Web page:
|Basic user A2||Can understand sentences and frequently used expressions related to areas of most immediate relevance (e.g. very basic personal and family information, shopping, local geography, employment). Can communicate in simple and routine tasks requiring a simple and direct exchange of information on familiar and routine matters. Can describe in simple terms aspects of their background, immediate environment and matters in areas of immediate need.|
|Independent user B1||Can understand the main points of clear standard input on familiar matters regularly encountered in work, school, leisure, etc. Can deal with most situations likely to arise while travelling in an area where the language is spoken. Can produce simple connected text on topics that are familiar or of personal interest. Can describe experiences and events, dreams, hopes and ambitions and briefly give reasons and explanations for opinions and plans.|
|Independent user B2||Can understand the main ideas of complex text on both concrete and abstract topics, including technical discussions in their field of specialization. Can interact with a degree of fluency and spontaneity that makes regular interaction with native speakers quite possible without strain for either party. Can produce clear, detailed text on a wide range of subjects and explain a viewpoint on a topical issue giving the advantages and disadvantages of various options.|
|Proficient user C1||Can understand a wide range of demanding, longer clauses and recognize implicit meaning. Can express ideas fluently and spontaneously without much obvious searching for expressions. Can use language flexibly and effectively for social, academic and professional purposes. Can produce clear, well-structured, detailed text on complex subjects, showing controlled use of organisational patterns, connectors and cohesive devices.|
|Proficient user C2||Can understand with ease virtually everything heard or read. Can summarize information from different spoken and written sources, reconstructing arguments and accounts in a coherent presentation. Can express themselves spontaneously, very fluently and precisely, differentiating finer shades of meaning even in the most complex situations.|
Requirement to be able to work in at least two EU languages is mentioned in Article 28(f) of the Staff Regulations.
An official may be appointed only on condition that:
(f) he produces evidence of a thorough knowledge of one of the languages of the Union and of a satisfactory knowledge of another language of the Union to the extent necessary for the performance of his duties.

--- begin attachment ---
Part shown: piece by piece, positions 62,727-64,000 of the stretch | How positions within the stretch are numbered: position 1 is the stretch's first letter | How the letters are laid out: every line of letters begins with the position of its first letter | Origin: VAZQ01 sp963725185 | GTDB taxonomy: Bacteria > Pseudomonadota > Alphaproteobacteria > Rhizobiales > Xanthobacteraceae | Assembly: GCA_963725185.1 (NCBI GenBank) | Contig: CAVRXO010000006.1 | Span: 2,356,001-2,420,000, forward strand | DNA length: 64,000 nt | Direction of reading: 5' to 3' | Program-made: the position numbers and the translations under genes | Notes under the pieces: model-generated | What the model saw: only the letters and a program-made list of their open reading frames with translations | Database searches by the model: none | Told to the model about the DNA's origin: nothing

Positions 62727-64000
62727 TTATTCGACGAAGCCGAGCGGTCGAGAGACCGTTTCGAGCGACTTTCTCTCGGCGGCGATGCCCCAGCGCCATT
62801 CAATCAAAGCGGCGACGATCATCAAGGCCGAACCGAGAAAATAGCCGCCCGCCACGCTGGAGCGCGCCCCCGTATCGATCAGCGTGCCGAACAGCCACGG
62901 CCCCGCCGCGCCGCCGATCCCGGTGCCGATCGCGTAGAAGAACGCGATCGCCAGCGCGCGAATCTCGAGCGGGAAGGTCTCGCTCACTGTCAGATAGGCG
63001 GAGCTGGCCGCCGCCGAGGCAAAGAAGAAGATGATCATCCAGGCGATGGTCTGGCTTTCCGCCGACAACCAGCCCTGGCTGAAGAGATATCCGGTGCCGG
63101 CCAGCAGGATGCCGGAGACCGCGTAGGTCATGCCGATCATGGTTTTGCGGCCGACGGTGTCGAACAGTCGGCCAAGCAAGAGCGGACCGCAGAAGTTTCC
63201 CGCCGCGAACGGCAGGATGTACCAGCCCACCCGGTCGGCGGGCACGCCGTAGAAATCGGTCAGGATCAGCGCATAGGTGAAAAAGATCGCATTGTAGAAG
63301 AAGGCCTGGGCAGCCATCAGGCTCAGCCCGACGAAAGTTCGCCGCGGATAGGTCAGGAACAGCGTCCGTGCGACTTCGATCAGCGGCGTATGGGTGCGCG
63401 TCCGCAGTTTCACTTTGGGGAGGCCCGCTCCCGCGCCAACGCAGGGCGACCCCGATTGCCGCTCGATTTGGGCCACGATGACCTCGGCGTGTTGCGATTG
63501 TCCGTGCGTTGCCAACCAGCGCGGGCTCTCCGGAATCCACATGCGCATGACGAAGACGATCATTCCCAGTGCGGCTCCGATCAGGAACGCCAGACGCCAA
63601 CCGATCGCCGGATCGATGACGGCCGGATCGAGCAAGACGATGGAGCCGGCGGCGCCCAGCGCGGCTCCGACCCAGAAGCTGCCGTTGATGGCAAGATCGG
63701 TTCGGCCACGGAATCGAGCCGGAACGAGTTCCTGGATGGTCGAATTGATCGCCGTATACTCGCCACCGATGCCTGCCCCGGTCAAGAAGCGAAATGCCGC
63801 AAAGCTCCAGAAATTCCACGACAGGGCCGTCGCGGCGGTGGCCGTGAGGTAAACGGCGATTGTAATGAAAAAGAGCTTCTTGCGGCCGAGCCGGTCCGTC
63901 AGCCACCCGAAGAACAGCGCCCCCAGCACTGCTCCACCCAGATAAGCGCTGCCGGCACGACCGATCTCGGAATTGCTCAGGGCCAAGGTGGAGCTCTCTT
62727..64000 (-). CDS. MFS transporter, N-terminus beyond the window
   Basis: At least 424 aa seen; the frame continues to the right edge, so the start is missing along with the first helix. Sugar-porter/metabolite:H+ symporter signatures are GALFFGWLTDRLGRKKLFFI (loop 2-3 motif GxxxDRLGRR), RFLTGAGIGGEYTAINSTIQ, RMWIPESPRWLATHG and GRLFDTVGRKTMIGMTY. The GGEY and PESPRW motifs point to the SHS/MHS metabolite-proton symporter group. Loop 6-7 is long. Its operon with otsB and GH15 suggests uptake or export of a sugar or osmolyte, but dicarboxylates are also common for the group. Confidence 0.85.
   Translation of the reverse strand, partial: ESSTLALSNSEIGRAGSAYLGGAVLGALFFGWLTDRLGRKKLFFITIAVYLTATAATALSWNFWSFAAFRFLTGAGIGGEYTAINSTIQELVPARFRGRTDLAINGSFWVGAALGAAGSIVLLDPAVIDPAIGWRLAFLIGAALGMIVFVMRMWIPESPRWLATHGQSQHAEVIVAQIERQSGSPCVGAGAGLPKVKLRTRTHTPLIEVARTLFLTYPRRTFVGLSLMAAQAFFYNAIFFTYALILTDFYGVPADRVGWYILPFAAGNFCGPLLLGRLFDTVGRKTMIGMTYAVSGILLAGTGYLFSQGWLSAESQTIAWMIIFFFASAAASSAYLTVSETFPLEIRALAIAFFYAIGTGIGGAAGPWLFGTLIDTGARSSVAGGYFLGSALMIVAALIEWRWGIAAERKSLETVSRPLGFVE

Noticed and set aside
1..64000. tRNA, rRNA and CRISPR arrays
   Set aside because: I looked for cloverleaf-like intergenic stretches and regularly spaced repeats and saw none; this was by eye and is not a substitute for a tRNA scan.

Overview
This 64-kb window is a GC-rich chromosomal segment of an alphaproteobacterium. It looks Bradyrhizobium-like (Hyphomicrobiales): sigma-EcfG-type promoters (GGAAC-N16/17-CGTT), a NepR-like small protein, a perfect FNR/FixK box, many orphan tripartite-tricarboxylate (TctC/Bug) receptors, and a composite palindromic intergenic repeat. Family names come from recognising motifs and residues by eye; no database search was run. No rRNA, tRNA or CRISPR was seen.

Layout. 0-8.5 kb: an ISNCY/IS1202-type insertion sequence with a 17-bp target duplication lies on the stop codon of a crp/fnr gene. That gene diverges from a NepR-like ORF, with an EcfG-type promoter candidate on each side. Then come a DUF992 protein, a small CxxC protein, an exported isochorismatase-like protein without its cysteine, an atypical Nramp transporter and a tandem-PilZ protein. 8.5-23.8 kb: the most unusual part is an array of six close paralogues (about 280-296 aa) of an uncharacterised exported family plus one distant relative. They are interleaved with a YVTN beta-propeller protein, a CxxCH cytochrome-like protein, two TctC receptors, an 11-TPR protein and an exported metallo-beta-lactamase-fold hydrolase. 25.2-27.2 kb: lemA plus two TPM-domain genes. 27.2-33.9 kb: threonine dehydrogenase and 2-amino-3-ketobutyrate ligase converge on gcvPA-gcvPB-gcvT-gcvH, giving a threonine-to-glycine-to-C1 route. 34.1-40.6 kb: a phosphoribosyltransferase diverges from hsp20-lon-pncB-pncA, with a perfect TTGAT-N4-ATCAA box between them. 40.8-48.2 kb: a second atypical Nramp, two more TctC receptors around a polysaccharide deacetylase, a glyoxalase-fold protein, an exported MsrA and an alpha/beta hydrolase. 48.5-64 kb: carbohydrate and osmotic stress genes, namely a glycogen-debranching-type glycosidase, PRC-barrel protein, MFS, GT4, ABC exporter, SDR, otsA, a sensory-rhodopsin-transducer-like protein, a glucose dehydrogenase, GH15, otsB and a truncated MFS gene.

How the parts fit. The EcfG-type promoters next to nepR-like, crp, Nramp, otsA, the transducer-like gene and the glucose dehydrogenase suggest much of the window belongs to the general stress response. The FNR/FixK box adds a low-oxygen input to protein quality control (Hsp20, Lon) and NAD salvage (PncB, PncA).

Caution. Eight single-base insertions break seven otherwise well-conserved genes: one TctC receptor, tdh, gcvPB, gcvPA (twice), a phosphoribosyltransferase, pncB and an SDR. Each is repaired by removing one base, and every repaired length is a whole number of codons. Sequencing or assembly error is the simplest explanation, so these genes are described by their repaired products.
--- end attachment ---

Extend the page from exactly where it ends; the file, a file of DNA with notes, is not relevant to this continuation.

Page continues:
Assessment of the capacity to work in a third EU language is mentioned in article 45(2) of the Staff Regulations.
Officials shall be required to demonstrate before their first promotion after recruitment the ability to work in a third language among those referred to in Article 55(1) of the Treaty on European Union. The appointing authorities of the institutions shall adopt common rules by agreement between them for implementing this paragraph. These rules shall require access to training for officials in a third language and lay down the detailed arrangements for the assessment of officials’ ability to work in a third language, in accordance with Article 7(2)(d) of Annex III.
What questions or suggestions do you have for this article? Please share in a comment below and let’s make this resource better for you and other readers!
4 responses to “Explainer on ‘Working knowledge of a third EU language’”
In the following sentence: “The grammar section was the shorted of all parts of the test.” you probably meant “the shortest”?
BTW, thanks for a very informative and helpful article.
Adam, thanks for spotting the typo. Corrected now.
Great website Ben !
1st q: I passed the Cambridge CAE test, which is equivalent to the C1 CEFRL grade, but it was back in 2003.
Do the European Institutions have some time limitations about when the certificate was awarded?
2nd q: If I want to apply to a position where is advertised “The main working languages of the unit are English and French: C2, B1”, does this mean I have to provide proof of language tests for both? In the JD it does not say anything else about French as mandatory. The job is in Bruxelles.
All the best!
Dear Evian, thanks for the words of appreciation!
Q1. Usually an expired certificate appears not to be a problem, however, you can always stumble on a particularly diligent HR person. My experience is that everyone uses common sense and if you obtained a certificate for C1, it’s highly unlikely that your language skills have evaporated in thin air over the years.
Also, a number of other things are accepted as proof of language skills besides “native language” and language school certificates. These are having studied in a university with a particular language of instruction, or even just having succesfully passed university courses in a language. In the latter case these might have to recognized by a special EPSO committee (your institution’s HR will address EPSO on your behalf).
Q.2. Nominally you can only be evaluated during the selection process on the criteria that are listed in the vancancy notice. If French is not a precondition for employment, you should not get penalized in the evaluation points tally. On the other hand, if its a required language, hard to get around this unless the competition is very weak/you are a strong candidate in most other areas important to the employer.